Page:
Has the internet killed off clever ad copy?

Back in the dark ages when copywriters got paid huge whacks for coming up with clever-clever advertising concepts, we (copywriters) had a wonderful time thinking up ideas that dug out people’s emotions and imaginations to appeal to their innermost desires for sex, rock ‘n’ roll, business supremacy, fashion accolades and quite a few more.

Ah, but we only had the slow media then

Let’s face it; print, TV, radio and other media in pre-online days were useful in as much as their messages, along with your messages about your brand, stayed around for a while – so consumers had the chance to absorb, digest and ultimately appreciate any subtleties that the ad campaigns put forward.

And many ad campaigns in those days where you could use the “slowness” of the media of the day to build up intrigue, suspense, curiosity and ultimately fiendish interest, worked – superbly. But would that approach still work today?

The internet: no time for creative subtlety

Much as I love the online environment and everything it stands for, I must say I do have a few regrets when I consider how its vibrant immediacy has pushed away the chance to tempt and inveigle consumers with subtle branding and clever advertising come-ons, over a period of time, cloaked in nuances and hints.

Online communications have made such earlier, printed approaches look stupid and vapid, and quite rightly. But how does that leave the online copywriter in terms of terminology and phrasing that zings with pre-internet sales oomph, when the online consumer public is saying “never mind the advertising b*llshi*t, just tell us the facts?”

KISS: Keep It Simple, Stupid

Much as we copywriters (well, I’m a “former” copywriter but still get asked to write ads) would love to let our creative fantasies loose as we did in the past, in our current environment where no-one has time for amusing metaphors any more we need, in many cases, to forget being clever-clever and work with “doing what it says on the tin.

Is this wrong? I don’t think so. In fact I think it’s quite a good thing, much as it pains me to say goodbye to the time and space the older media allowed us to use. In my view, the “cut the crap and get to the point” culture is a lot more honest in many ways.

It means that brands have to make their statements by doing rather than talking about it, because there’s no time for the long, slow build-up branding that was possible with the print and even TV campaigns of the past. Advertisers might regard the immediacy of the “click” as a powerful response device and so it is – but it only takes one more, similarly fast click to disappear your message, too. You really do have to get it right, first time, and there’s no time for frills or fanciness.

What do you think? I really would be interested to know.

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  1. I like it simple. Besides the copywriter I think almost everyone benefits from the “KISS” approach. Businesses don’t have to pay billions of dollars for some clever piece of copy, as for consumers it’s a lot clearer what they get.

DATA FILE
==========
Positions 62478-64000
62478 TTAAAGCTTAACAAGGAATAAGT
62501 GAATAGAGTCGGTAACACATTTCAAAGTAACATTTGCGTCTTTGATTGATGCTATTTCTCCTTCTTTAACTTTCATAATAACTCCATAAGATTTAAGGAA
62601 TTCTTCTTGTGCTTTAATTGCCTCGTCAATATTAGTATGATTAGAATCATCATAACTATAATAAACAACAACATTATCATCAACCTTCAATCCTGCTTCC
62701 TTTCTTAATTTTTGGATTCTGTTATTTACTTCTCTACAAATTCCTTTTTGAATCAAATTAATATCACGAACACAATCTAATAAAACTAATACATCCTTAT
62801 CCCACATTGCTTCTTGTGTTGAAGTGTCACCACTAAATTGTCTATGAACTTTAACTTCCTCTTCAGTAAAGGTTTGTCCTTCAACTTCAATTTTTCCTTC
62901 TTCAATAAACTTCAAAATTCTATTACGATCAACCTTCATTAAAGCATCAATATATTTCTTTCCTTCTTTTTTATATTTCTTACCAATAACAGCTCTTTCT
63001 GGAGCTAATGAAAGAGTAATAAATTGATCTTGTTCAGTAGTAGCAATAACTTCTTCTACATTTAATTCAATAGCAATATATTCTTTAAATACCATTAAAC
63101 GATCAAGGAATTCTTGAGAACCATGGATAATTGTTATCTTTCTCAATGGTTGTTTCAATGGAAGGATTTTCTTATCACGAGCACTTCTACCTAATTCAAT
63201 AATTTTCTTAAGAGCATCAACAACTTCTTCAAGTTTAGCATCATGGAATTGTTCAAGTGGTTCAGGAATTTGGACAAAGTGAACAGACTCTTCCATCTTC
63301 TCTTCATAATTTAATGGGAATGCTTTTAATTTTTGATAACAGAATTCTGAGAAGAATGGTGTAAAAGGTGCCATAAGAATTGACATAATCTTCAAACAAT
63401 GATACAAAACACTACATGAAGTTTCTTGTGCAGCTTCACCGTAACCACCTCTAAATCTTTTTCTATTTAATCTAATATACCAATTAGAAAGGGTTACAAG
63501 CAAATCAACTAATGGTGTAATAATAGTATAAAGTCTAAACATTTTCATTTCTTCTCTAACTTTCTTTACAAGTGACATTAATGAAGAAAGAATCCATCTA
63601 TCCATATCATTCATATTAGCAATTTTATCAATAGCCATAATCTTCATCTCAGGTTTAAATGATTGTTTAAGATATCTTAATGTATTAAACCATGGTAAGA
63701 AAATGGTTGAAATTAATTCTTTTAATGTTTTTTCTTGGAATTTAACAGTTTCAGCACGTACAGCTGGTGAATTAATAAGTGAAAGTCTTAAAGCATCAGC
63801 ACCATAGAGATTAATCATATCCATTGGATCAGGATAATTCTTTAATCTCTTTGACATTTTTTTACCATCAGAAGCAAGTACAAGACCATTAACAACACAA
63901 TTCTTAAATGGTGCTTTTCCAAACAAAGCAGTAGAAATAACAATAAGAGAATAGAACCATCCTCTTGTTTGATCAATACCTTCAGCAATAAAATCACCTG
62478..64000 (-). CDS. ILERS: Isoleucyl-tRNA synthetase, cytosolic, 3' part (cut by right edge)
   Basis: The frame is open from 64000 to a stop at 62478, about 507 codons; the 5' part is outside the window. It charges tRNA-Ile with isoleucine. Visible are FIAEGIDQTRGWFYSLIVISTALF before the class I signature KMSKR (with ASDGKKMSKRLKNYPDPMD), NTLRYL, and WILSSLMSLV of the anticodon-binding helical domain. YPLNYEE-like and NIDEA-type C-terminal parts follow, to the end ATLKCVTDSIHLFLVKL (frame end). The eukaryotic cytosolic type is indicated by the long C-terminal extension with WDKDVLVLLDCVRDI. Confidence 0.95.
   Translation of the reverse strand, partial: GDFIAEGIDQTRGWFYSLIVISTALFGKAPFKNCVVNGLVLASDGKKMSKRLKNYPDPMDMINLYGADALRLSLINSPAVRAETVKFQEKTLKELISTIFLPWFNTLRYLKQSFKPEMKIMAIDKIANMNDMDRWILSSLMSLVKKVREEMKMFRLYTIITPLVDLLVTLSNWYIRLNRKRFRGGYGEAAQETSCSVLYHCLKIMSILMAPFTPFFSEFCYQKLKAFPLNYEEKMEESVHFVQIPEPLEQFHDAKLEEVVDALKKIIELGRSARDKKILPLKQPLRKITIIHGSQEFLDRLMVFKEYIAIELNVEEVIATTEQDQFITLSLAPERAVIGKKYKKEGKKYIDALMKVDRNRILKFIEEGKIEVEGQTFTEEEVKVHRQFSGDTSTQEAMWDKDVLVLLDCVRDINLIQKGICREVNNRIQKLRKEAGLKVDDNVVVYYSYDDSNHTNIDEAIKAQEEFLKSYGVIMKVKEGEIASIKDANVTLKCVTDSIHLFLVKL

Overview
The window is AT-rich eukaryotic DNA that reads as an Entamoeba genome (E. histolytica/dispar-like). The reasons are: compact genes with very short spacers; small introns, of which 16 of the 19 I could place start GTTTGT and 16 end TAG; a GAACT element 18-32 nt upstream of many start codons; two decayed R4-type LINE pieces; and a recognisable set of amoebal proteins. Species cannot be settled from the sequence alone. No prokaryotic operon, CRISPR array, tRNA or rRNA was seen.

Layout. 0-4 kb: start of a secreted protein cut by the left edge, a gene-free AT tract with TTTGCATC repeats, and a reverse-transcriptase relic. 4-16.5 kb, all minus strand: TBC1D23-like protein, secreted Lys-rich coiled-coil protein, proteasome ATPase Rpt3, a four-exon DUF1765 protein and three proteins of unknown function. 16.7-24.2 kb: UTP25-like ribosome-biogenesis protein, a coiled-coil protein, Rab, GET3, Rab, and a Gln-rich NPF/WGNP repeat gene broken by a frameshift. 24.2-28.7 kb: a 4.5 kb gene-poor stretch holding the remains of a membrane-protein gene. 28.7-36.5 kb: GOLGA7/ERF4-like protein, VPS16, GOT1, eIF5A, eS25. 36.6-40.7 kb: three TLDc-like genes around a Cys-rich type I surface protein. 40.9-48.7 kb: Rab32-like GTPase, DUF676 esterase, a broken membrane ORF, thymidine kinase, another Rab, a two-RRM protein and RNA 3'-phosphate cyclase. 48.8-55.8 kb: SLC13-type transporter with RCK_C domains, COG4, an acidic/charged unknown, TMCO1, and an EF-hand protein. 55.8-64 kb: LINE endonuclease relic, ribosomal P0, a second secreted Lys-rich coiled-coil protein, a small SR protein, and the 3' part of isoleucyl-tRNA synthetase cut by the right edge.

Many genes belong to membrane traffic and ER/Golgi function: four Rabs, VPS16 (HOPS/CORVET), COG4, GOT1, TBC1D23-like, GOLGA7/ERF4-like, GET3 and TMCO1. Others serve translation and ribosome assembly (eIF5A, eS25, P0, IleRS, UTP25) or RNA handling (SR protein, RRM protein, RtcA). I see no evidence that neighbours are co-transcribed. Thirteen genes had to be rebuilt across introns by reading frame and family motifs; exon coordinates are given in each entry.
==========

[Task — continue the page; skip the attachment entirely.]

• Very true, Allen. Although some older copywriters might mourn the passing of ad copy as a gentle art form, the internet has provided us writers with fresh, different challenges – e.g. offering a brand or product benefit in a mere few words. Ironically, it’s often harder to write concisely and simply than it is to write in a flowery way…

  2. I don’t think being ‘clever’ was ever the decent copywriter’s objective. Being engaging, more like. And thought-provoking enough to achieve a sale.

    In my opinion, it’s these qualities which are generally absent from online copy. The emphasis is not on the quality of writing, but on the technology of the medium, and copy is seen as just another piece of code filling a box. I have rarely worked with an online team which knows or cares about what copy should say, or which has thought about anything approaching a strategy.

    You do get the ‘does exactly as it says on the tin’ request quite regularly from online specifiers, when they convey the kind of simplicity they’re looking for. Ironically, ‘does exactly as it says on the tin’ was itself a clever (for want of a better word) advertising line, the standard and longevity of which we don’t get to see in new media, with little call for the kind of writer who are capable of coming up with similar.

    As a result, I think we are indeed seeing the demise of the copywriting craft, and with it, compelling copy. Pity.

    • I’m not sure I agree with your definition of “thought-provoking” copy, Jeremy, but the end result here is the same whichever way you look at it – the internet and its associated culture have castrated the older forms of copywriting.

      Consumers and B2Bers no longer want or have time to have their thoughts provoked; they just want to know what’s in it for them, right now.

      It’s a shame in a way, I agree, but we move with the times. Thanks for dropping by.